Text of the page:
The formation of the moon has long remained a mystery, but new studies support the theory that the moon was formed from debris left from a collision between the newborn Earth and a Mars-size rock, with a veneer of meteorites coating both afterward.
Earth was born about 4.5 billion years ago, and scientists think the moon arose a short time later. The leading explanation for the moon's origin, known as the Giant Impact Hypothesis, was first proposed in the 1970s. It suggests the moon resulted from the collision of two protoplanets, or embryonic worlds. One of those was the just-forming Earth, and the other was a Mars-size object called Theia. The moon then coalesced from the debris.
The long-standing challenges this scenario faces are rooted in the chemistry of the moon. Most of the models of the giant-impact theory often say that more than 60 percent of the moon should be made of material from Theia. The problem is that most bodies in the solar system have unique chemical makeups, and Earth, Theia and therefore the moon should as well. However, rock samples from the moon reveal that it is puzzlingly more similar to Earth than such models would predict when it comes to versions of elements called isotopes. (Each isotope of an element has different numbers of neutrons.) [Evolution of the Moon: A Visual Timeline (Gallery)]
"In terms of composition, the Earth and moon are almost twins, their compositions differing by at most few parts in a million," study lead author Alessandra Mastrobuono-Battisti, an astrophysicist at the Israel Institute of Technology in Haifa, told Space.com. "This contradiction has cast a long shadow on the giant-impact model."
The moon's violent birth
To shed light on this mystery, Mastrobuono-Battisti and her colleagues simulated collisions in the early solar system of between 85 to 90 protoplanets — each of which had up to 10 percent of Earth's mass, — and 1,000 to 2,000 smaller bodies, called planetesimals. Each of the latter had masses that were about 0.25 percent of Earth's. [How the Moon Was Made (Infographic)]
The researchers simulated the collisions taking place in a disk pattern that extended from half an astronomical unit (AU) to 4.5 AU from the sun. (An astronomical unit is the average distance between the sun and Earth, which is about 93 million miles, or 150 million kilometers.)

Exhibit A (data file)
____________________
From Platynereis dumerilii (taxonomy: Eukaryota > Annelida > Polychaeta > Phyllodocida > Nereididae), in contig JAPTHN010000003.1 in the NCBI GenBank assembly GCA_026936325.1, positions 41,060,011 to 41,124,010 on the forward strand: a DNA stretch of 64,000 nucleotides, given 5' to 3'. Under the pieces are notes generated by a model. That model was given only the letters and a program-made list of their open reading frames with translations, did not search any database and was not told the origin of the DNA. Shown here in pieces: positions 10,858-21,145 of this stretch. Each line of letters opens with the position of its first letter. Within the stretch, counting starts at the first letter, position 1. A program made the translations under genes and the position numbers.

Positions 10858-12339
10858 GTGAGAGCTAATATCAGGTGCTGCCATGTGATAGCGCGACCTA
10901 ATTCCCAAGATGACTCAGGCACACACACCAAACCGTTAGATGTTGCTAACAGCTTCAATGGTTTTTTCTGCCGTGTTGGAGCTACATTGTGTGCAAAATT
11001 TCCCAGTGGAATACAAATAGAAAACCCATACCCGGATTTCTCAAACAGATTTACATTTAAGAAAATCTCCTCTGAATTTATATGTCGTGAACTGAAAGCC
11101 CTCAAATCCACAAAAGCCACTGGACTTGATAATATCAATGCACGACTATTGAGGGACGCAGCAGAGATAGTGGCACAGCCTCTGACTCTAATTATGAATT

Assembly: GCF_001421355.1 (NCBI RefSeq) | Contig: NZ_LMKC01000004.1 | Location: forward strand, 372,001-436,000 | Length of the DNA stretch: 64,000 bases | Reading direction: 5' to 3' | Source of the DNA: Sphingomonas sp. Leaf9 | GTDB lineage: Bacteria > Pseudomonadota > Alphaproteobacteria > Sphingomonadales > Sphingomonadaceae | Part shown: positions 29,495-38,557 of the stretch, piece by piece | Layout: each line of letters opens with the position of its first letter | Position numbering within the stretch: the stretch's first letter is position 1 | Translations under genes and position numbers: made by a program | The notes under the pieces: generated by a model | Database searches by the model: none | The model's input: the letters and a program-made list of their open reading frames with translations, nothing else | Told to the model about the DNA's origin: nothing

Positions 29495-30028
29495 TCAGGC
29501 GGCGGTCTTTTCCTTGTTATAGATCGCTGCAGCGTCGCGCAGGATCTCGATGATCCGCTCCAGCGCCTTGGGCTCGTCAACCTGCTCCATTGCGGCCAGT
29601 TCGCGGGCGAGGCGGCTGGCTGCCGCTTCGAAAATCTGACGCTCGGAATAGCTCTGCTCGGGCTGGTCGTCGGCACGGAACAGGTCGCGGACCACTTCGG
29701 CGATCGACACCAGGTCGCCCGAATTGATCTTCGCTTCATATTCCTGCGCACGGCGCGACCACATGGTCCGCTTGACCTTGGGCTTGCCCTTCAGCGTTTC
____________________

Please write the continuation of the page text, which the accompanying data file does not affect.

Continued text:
The scientists found that within 100 million to 200 million years after the models began, each simulation typically produced three to four rocky planets, with the largest comparable to Earth's mass. These worlds often were composed of material that was distinct from one another. However, they also found that 20 to 40 percent of the time, the composition of one planet was very similar to the makeup of the last protoplanet that had collided with it. This likelihood is about 10 times higher than previous estimates.
"The most exciting and surprising thing was to find out that we can shed new light on a 30-year-old mystery," study co-author Hagai Perets, an astrophysicist at the Israel Institute of Technology in Haifa, told Space.com. "Compositionally similar planet-impactor pairs are not rare at all."
The reason for this similarity in composition has to do with the orbits occupied by these colliding bodies. The composition of these objects varied with the amount of heat they received — for instance, the farther away a protoplanet was from the sun, the colder it was, and therefore the more likely it was to retain a relatively heavy isotope of oxygen. The scientists found that as each planet assembled, the last protoplanet to collide with it probably shared a similar orbit. Thus, protoplanets that share similar birthplaces can also share a similar composition.
This finding suggests that the similar compositions of the Earth and moon could be a natural consequence of a giant impact. This theory also explains why their compositions differ from that of other bodies in the solar system, the researchers say. Mastrobuono-Battisti, Perets and their colleague Sean Raymond, of the University of Bordeaux in France, detailed their findings in the April 9 issue of the journal Nature.
A moon made of Earth
Another challenge to understanding how the moon and Earth were formed has to do with tungsten. This metal has highly siderophile characteristics, meaning it binds tightly with iron, and it would have a strong tendency to move into Earth's iron-rich core. However, Earth's crust and mantle have an excess of siderophile elements such as tungsten.
Prior research suggests that the iron-loving elements now seen on Earth come mainly from a "late veneer" of material from space that accumulated both after the giant, moon-forming impact and after Earth's core formed. If this theory is true, then Earth's tungsten isotope levels should be different from those found on the moon.
Now another two independent studies reveal there is indeed this predicted difference between the amount of tungsten isotopes on Earth and on the moon.
Scientists analyzing lunar rocks discovered an excess in the abundance of the isotope tungsten-182 on the moon compared with the present-day Earth's mantle. "It is the first time that we can resolve such a small difference," cosmochemist Thomas Kruijer at the University of Münster in Germany, lead author of one of the two studies, told Space.com. "Defining this value precisely is a very important step forward."
This difference is best explained by the theory that differing proportions of tungsten-182 each accumulated after the giant moon-forming impact, the researchers say. "Our results provide independent evidence for the late-veneer hypothesis," Kruijer said. The research in these two studies was also detailed in the April 9 issue of the journal Nature.
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